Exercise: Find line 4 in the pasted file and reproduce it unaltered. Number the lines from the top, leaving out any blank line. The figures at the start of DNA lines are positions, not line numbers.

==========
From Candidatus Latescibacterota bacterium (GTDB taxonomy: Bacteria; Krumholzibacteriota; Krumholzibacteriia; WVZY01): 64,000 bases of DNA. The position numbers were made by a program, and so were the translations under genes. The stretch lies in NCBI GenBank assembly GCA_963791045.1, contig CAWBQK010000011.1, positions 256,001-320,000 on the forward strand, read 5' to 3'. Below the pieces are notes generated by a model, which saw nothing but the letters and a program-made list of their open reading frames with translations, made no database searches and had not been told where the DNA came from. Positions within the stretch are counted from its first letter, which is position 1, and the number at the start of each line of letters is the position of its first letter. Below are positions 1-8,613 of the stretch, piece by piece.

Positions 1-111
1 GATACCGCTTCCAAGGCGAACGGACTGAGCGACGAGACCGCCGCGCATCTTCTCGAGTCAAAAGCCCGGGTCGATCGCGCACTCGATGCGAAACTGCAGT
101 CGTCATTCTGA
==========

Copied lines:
101 CGTCATTCTGA